10 December 2022

The shifting face of the far-right

Over the period of COVID-19, far-right beliefs have taken new shape. Image: iStock.

Kirralee Nicolle

19 May 2022

March 2020: Australia begins its first lockdowns to combat the rising threat from COVID-19.

June 2020: A Star of David and the slogan “4th Reich” are found spray-painted on the wall of a kindergarten in Albert Park, Victoria.

January 2021: The Age publishes a report about a neo-Nazi group camping in the Grampians over the Australia Day weekend.

July 2021: The first anti-lockdown protests are staged in Melbourne. Protests continue for months and grow to focus on vaccination mandates.

August 2021: Stickers are found placed across Melbourne which feature the Star of David, the numbers 911 and a QR code, which leads to a website blaming the events of 11 September, 2001 on the Jewish people.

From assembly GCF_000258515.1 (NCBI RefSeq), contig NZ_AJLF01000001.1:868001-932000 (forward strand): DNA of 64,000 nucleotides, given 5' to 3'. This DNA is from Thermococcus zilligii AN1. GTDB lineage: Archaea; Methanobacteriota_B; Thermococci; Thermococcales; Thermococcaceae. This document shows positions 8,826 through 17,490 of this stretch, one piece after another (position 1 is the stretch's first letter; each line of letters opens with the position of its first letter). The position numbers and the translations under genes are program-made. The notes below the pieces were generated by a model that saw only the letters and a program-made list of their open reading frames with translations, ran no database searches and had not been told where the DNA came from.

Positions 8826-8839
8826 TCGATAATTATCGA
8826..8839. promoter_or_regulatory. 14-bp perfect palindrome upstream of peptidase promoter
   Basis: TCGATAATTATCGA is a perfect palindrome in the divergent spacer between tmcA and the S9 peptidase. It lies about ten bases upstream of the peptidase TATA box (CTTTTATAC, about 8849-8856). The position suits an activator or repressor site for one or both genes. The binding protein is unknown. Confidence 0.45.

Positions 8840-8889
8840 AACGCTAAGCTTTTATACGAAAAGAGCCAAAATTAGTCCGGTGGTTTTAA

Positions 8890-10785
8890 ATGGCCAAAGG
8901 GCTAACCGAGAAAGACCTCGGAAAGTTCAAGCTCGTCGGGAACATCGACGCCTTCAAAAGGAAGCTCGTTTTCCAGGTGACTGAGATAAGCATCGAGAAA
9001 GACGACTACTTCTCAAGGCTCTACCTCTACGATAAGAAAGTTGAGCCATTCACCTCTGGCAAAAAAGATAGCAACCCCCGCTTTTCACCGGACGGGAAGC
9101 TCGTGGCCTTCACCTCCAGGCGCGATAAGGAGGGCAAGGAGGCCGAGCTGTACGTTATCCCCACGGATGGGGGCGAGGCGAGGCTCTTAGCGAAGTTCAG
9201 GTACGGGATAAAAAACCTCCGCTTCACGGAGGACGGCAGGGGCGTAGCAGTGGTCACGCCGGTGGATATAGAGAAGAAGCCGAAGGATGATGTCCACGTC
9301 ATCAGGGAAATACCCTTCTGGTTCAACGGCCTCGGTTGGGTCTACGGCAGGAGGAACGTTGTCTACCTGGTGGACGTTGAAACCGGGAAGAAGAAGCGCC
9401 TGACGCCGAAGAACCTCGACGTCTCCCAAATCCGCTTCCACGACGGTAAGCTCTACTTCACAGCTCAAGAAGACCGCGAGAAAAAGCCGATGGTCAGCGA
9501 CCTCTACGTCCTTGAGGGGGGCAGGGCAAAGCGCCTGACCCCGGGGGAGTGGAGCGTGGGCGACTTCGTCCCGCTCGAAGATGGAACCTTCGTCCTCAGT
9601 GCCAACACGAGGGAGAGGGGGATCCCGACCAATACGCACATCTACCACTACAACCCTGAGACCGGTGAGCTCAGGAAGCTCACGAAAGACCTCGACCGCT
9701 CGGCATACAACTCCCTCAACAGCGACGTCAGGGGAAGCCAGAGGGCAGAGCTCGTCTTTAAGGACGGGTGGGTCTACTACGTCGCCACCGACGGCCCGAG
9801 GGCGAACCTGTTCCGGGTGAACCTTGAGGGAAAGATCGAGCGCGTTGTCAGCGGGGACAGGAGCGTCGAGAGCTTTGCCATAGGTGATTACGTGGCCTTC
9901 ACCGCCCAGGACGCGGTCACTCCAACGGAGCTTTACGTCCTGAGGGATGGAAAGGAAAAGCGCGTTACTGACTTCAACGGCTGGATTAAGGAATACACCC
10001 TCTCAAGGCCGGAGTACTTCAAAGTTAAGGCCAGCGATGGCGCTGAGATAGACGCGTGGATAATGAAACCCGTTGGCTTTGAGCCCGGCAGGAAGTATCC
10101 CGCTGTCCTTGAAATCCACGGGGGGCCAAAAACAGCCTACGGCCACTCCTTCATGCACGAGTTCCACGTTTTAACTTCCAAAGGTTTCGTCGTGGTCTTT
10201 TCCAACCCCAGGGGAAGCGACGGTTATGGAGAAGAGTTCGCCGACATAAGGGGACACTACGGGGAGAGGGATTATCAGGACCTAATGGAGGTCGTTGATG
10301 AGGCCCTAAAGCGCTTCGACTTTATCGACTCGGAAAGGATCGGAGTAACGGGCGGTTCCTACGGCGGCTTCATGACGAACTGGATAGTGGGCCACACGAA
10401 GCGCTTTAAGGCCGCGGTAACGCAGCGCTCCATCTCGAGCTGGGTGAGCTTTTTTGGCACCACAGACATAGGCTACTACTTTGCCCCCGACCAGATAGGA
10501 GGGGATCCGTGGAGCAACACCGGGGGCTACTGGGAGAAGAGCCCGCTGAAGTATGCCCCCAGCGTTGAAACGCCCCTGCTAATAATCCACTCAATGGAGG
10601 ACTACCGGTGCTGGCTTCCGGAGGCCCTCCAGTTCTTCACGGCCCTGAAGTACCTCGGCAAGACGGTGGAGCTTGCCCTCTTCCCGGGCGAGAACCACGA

17 May 2022: Two Jewish men are assaulted outside a Coles supermarket in Elsternwick.

Within Australia, there has been a marked rise in the number of incidents of far-right extremism toward members of the Jewish community over the period of COVID-19.

The Executive Council of Australian Jewry reported a 35 per cent increase in anti-Semitic attacks between October 2020 and September 2021.

In their 2021 report, ECAJ reported 447 anti-Semitic incidents, including 272 attacks and 175 threats, up from a total of 331 the previous year.

According to a Guardian report from last Wednesday, the percentage has increased to 37 per cent this year compared to last year.

Jewish Community Council of Victoria president Daniel Aghion said that he believed that many recent anti-Semitic attacks were the actions of people who felt frustrated, angry and cooped up during COVID-19 lockdowns, who then took their frustrations out on their keyboard.

Mr Aghion said that a recent feature of anti-Semitic sentiment was a focus on the occupation of Palestinian territory by Israeli forces.

He said that the view underpinning this sentiment seemed to be that the actions of the Israeli government reflected on all Jewish people.